When I was a teen in the 70’s, restaurant jobs were highly sought after by young people. Restaurants were a fun place to be where you could meet new friends and work nights around a school schedule. Suburban middle class kids were a growing labor pool in that era and offered foodservice operators a steady stream of generally educated, reliable workers. Many of those kids (including me) moved up the ranks into restaurant management.
Today’s young suburbanites do not want foodservice jobs. Many consider those jobs hard, dirty and not the place to meet peers. Today’s young people, if they even want to work, prefer to be at the mall or game stores or coffee shops. High school graduates not going on to college, seek employment in healthcare, high tech, automotive and other technically skilled jobs.
The restaurant industry is failing to attract traditional entry-level job seekers and must instead rely on lesser skilled workers and recent immigrants to the country. Many believe we have lost the proud heritage and culture of foodservice and that our industry is no longer an industry of choice, rather it represents the jobs that are left.
How do we make foodservice an industry of choice again?
The good news is that the labor challenge has opened great opportunities for minorities and recent immigrants. Motivated hard working people will go further in foodservice than in other industries. This is a selling point.
In order to survive the labor crunch there must be forward-looking employers that consider employees assets and offer competitive salaries and benefits. Better employees are going to want meaningful work with opportunities for continuous learning and advancement.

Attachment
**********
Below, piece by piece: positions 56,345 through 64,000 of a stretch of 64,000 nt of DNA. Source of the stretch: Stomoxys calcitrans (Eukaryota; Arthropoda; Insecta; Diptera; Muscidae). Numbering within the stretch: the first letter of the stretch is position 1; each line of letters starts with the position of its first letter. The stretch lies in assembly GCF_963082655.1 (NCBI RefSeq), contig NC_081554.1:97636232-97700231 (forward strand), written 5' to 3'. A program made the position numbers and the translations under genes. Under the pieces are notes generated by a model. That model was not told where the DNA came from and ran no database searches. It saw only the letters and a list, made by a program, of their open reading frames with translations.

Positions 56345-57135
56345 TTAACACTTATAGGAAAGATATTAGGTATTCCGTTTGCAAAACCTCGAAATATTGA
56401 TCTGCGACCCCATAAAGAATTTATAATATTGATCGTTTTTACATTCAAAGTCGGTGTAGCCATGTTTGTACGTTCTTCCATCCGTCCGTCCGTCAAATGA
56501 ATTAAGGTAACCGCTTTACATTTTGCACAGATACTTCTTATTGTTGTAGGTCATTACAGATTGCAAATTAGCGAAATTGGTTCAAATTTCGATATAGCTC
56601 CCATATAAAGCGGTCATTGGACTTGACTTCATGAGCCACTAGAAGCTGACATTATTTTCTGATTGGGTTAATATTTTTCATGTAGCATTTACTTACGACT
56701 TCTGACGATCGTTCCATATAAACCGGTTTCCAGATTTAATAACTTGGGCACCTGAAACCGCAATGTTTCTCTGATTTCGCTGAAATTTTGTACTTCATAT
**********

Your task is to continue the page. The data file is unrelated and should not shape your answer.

Look at the example Starbucks set with offering healthcare for employees – long before this became a political issue. As a result, Starbucks has attracted better-educated, motivated employees. In other words, they used competition to secure better quality workers.
If you are reading this, like me, you love the foodservice industry. The industry must improve the overall offer to prospective employees; pay, benefits, working conditions and schedules in order to attract quality workers. In my experience, paying more for quality labor does NOT cost more. Better quality workers drive down labor cost by reducing training and turnover costs as well as improving productivity.
For many of us, we are near the top of the food chain in some type of a management role. We simply cannot do our jobs without entry level or junior level team members. It’s time to stop thinking 26% labor cost and start thinking, better pay for better workers. It is the only way to continue to satisfy our guests. Let us strive to make the foodservice industry an industry of choice again.